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Fiume, Baranzate MI, Italy, 2020

I chose one of the many benches of the green area, the one hidden among the pines that look out to the soccer field, enclosed by a slightly too high fence and locked by a slightly too heavy padlock. The morning sun is warm, the fresh air passes through the trees and carries the scents of a garden: grass, earth, damp. The sensations I feel now are in clear contrast with those that attacked me until a few minutes ago when we walked in in the small bar that has been closed for a year now. There, all we could feel was dust, an unmoved atmosphere, and the absurd feeling of having interrupted something, of having broken a delicate balance made up of cobwebs and infiltrations.

It feels almost uncomfortable entering abandoned places: even when you are focused on obtaining as much information as possible, your journey becomes an intimate one. Every closed door gifts us a moment of bated breath and the curiosity to see what else can be found. And all of those things wasted away are calling us: a bottle of juice, pills, remote controls, a teddy bear, toys. As if whoever was living in that place had to suddenly escape, hinting at a pre-apocalyptic moment in which we all seem to live every day and that will eventually strike us in the future.

With that stuffy smell still lingering, I try to observe what is happening around us. The garden is full of teens like me, with the same exploratory mission. Beyond us, nothing. Few people pass by and it is as if they can not see us. It makes me wonder: who are the invisible ones? Who is the reflection of whom? Playing along with the shadows that surround us is inevitable: I see a bush of curly hair jumping to the rhythm of a song I can not hear, a leather jacket that smells of smoke just by looking at it, I feel the slow pace of those who have lived enough and are tired of carrying their luggage. Yet, in the park, there is only us.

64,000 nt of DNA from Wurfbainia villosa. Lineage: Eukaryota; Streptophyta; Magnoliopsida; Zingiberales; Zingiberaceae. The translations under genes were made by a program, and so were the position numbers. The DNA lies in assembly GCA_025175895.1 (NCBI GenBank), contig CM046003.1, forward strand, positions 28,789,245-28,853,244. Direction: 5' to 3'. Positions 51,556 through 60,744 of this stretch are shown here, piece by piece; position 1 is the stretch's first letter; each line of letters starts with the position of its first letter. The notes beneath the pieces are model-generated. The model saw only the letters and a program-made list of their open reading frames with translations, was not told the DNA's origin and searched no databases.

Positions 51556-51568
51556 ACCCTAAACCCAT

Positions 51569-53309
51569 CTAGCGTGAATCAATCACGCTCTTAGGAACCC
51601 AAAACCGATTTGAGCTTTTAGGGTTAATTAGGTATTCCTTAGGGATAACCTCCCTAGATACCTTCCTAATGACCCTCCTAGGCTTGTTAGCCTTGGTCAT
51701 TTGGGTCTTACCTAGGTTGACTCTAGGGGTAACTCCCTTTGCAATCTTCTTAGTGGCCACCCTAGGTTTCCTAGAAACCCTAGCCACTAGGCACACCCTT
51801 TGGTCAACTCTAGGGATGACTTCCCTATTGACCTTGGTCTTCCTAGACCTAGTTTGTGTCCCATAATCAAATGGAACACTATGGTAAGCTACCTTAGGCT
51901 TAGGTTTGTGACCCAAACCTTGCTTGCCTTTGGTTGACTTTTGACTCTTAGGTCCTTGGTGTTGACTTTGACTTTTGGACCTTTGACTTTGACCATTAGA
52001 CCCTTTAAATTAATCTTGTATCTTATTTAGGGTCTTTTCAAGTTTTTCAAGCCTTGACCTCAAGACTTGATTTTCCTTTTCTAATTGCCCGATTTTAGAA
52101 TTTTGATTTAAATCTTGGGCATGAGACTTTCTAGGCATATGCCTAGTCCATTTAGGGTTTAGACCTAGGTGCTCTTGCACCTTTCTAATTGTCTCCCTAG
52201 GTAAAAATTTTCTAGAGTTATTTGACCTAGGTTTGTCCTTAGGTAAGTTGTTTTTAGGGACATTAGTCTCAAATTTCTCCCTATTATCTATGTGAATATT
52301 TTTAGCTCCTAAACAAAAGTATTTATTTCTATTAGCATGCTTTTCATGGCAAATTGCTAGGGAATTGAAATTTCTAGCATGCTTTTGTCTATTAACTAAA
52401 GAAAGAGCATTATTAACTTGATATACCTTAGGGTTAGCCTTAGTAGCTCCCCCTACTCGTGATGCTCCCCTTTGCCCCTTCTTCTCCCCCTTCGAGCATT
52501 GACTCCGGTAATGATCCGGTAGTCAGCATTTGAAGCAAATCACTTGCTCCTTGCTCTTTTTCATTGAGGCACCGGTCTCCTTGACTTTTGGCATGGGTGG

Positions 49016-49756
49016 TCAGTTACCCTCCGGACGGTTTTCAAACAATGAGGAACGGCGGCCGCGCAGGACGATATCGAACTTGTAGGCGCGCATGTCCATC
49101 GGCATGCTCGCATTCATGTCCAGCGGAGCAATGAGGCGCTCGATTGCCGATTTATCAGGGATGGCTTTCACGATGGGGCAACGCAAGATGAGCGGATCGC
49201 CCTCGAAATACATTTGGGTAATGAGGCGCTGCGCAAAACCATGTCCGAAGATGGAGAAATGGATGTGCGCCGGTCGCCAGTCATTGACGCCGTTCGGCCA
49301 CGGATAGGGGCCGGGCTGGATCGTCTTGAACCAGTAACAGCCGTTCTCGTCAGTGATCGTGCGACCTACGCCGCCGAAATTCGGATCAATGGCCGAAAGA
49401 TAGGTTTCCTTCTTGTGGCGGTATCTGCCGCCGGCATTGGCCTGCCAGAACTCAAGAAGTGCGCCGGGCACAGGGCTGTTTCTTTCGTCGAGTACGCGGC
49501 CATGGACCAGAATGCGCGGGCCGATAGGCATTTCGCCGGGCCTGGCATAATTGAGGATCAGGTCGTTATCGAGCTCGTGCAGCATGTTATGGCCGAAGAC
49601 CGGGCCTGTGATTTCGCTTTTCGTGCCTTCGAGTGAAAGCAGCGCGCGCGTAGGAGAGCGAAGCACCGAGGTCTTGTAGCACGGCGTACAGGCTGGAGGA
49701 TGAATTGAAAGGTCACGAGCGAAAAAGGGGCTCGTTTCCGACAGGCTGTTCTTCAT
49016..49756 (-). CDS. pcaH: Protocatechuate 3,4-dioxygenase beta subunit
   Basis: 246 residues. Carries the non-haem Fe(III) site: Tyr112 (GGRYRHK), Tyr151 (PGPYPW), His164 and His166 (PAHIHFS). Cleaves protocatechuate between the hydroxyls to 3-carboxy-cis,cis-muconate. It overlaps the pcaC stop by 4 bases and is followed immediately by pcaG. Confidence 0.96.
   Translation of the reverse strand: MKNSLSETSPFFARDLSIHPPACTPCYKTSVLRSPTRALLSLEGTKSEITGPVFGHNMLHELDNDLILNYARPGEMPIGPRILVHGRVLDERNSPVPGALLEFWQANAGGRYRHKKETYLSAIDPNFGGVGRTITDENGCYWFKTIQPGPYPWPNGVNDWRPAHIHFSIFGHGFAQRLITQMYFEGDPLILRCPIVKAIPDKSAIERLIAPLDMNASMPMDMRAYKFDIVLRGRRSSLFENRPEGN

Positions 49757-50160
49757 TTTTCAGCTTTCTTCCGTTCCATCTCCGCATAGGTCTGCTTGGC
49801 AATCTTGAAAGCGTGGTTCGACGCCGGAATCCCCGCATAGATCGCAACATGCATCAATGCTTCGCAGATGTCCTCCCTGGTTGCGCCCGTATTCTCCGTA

I close my eyes.

Nature is always present, especially in the corners that we forget to inhabit. I hear birds playing in the trees behind me, probably chasing each other. In the distance, you can hear the rhythmic call of a hunting hawk. Every corner enlightened by the sun is home to a lizard. The damp grass bends under the steps of a crow. I realize that I have opened my eyes again: too many things happening around me. I try to turn my head slowly, even if keeping the thoughts in line is difficult and it just becomes a ball of yarn that gets lost and rolls around the pines between the benches, that runs over the fence and then finally comes back to me.

Looking at that empty playground makes you melancholic. It does not have any peculiarities, yet it is for this very reason that it takes me back to the one I played in as a child, with those hard floors that made games unsafe. Staring at it for a little, the mind populates it with impalpable forms, dejà-vu of other dimensions. The gaze runs until it stumbles on one of the many walls that seem to characterize the area. Among the parallel red bricks, curved in an unusual sinuosity, a lonely and broken eggshell stands out. Looking at it closely, it's absurd: it broke in two perfectly balanced halves, wedged into each other, clean. It would be too easy to compare the lost perfection of that small life incubator and the failure of the engineered machine that we are called to awaken. Instead, a nursery rhyme rings into my head "Humpty Dumpty sat on a wall, Humpty Dumpty had a nice fall, and all the King's horses and all the King's men couldn't put Humpty together again". Who knows how many children have fallen, how many boys have stumbled over broken tiles on the floor. Who knows how many people have cheered, sang, and joked. Who knows if some love has blossomed on this bench, if someone has a favorite place here that has become its little nest, like the one I have in Parco Sempione.

Today we don't need any vault and ornament to feel the passion of space: it shines through the cracks of bland architecture without anyone noticing it, and it would be enough just to stop and observe them. Still, no one has entered until now, even now that we are finished here. Maybe I should lend a hand to my colleagues, but it almost seems like the world is spinning a little slower now. I care about the sun, the green, the concrete. I care about ugly graffiti and all those different types of fences. In my mind, I try to have a glimpse of the final design, but everything runs too fast and, like a mirage, it becomes blurry.

I think I will stay here for a while longer, listening to sounds of the park in Via Fiume, and all its whispered stories.

Go ahead without me, I'll join you later.


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